Of work done on the streets, stating
that M4? ??" and some cents had been
. Rpeg led on them In the past month.
He said that the work on Hugan
street was completed and that prep?
arations had been made for work
on Harvin street H, said that ho
though* that it would be bette.- to
put i c uerett curbing on Herein
street that a brick one. as it woij'l
last longer rthd would be much bet?
ter In many ways. He submitted csti-N
mates of the cost of the two curb
ings. the brick at a cost of lit I and
Ills concrete at an estimate of $00.
The committee on Public Works was
ordered to have the concrete curb?
ing put In.
He stated that on ten acres of corn
land the city had raised 216 bushels
t?t e..rn and 8,620 pounds of poavine
hay.
Maj. Lee also stated that the Char?
leston Engineering and Contracting
company would, while here, endeav?
or to place concrete paving on the
sidewalks of several of the streets,
they working the matter up among
the t ltirens on the streets who would
pay half of the cost of the paving.
This was sanctioned by Council.
Mr. McKelver for the Opera House
Committee reported that the rope for
shifting scenery had been put In and
that the matter of redection of
insurance rates on the building had
been taken up with the insurance
people ami that he thought the in?
surance could be reduced somewhat.
The matter of allowing bicycles on
Broad street was brought up by Mr.
Qlenn who stated that he had been
requested to ask that they be allow -
el to go back on the sidewalks. The
matteitfcwas discussed for some time
but when it was put to a vote, the
resolution to allow bicycles to go
on the sidewalks on that part of
tBjSJTg was defeated. It was decided
that extra measures of precaution
would be taken to keep them off, as
it was now against the city ordinance.
A letter from Mr. J. Q. DeLorme
was read asking thai he be allowed
t<> build a galvanized iron building
sock of his store on South Main
street. His request was granted.
A letter from the colored Masons
was read thanking council for allow?
ing them to parade the streets dur?
ing their meeting in this city. It
was received with thanks.
Mr. J. 1'... Raffleld's r. itgnatlon
from the office of Recorder w? im ae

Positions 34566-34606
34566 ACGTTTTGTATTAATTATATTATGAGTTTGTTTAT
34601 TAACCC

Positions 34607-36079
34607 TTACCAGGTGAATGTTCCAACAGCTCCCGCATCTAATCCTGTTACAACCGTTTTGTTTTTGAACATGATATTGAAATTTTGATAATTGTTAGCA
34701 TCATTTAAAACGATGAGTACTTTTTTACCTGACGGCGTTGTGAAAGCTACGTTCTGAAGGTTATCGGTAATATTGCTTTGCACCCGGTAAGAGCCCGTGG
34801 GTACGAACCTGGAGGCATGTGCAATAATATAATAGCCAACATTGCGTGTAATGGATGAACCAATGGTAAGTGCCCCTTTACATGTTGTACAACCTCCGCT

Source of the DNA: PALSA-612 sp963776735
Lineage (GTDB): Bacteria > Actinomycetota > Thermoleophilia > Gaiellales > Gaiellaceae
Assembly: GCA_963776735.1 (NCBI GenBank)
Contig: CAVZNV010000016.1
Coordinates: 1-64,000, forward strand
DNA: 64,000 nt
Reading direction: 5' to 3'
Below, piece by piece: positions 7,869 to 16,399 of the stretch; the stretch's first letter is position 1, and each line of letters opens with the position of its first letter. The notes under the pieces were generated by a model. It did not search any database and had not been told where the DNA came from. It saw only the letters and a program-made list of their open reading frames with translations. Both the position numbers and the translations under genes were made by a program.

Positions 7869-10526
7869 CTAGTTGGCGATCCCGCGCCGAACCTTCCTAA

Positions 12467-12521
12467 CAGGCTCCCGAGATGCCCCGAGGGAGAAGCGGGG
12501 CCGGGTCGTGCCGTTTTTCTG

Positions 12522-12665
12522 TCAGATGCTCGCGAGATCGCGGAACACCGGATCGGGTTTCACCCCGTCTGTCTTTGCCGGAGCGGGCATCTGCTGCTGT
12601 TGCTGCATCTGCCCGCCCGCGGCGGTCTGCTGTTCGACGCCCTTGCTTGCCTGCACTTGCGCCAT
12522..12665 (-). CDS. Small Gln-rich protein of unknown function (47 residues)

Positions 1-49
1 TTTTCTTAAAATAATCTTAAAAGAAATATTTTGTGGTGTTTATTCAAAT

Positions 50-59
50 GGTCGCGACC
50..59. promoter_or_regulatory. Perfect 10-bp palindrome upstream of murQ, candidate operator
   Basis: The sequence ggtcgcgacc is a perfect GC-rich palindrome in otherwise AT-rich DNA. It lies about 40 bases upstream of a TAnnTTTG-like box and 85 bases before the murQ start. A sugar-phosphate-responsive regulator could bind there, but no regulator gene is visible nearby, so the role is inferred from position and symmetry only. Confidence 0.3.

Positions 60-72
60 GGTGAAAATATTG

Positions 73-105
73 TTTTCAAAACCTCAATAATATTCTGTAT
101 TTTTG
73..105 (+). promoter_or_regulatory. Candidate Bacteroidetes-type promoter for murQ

- epted.
The matter of selecting | tt coord*
si nee then brought -p nod debated
for the greater part of a half hour,
letters were read fom M. L. R. Jen
Ings and Mr. Charles Piskney, apply?
ing for the position, but. as it was
shown that no regular office hours
had been required of the Recorder
previously, and It was doubtful that
i her of the applicants would hold
the position for anv length of time,
if elected, and If they would be Ofl
hand at any time to 111. out warrants
should they be needed. It was decid?
ed to defer the matter until the next
me ting of council. Mayor Jennings
xh* in favor of filling the position
at once as he refused to hold court
for the Recorder any longer. He
stated that he would resign his po?
sition as Mayor before he would take
up the duties of Ret order for any
ugth of time. Several motions
w .e made and afterwards rescinded.
At one time it was moved that the
? unt il go into election and several
had already cast their ballots when
it was decided to rescind the motion.
Mr. (Ilenn stated that he had tried to
get several persons to apply for the
position but that they had refused to
do SO, stating that the salary was not
sufficient. Some members of council
thought that either man was a good
man for the place but Stated that
ihev did not want to elect someone
to have them resign iti ? .short time,
and that they did DOt think that
e
? ither applicant knew how much of
his time was expected of him and
that Council end thS police did not
know whether they would always be
nearby when It was necessary to have
wnrmnti Ailed <?"t. Mr. Cuttlno
thought that they ought to go slow
and look around thm before select*
iuk anyone at all and at least find
out i! the persons applying could
aiv ? the proper amount of time to
lh< ??thee it was finally decided to
put off the election of ? Recorder un?
til the neal meeting of council, and
to iee In the meantime if other np
plleants could not be secured for the
position so that there would be a
larger number |o choose from.
A large number of bills, were then
!? id and referred to the various com?
mittees for approval The matter
of payment of a certain bill in which
the city, Mr. f \v MeKetvsr, Mr. H,
W. Hood nnd So, '?'> reel team war-*
Interested was sgaln brought up and
discussed lor considerable time, Mr,
McKelver stated that he wanted the
Uro boys protected, No sctlon was
l ik? n In the matter.
It w n< p elded to grant the petit?
ions of Dr. a. c, Meli and Dr. I, a
Mood, while it the same time I mo?
tion was carried to |he SffOCt that
the City Attorney be Instructed to
look Into the matter <>f whether or
not the ordinance was constitutional j
nnd could be enforced or not,
<?<> moll wanting to know the exact
ntatui of the ordinance.
The matter of the city's encroach?
ment upon the land of i>r. J. a.
Mood wi?s again brought up but it
O/ai decided t? let the matter drop
ttntil I >r. Mood took some further
action In the matter.
The request of Mr. Burkett that
h<> be refunded the fine money paid
to tii" Recorder was refused. it
was decided to refer the matter of
the pistol to the City Attorney to
see If the city had the right to con
JQsWfHsthe weapon.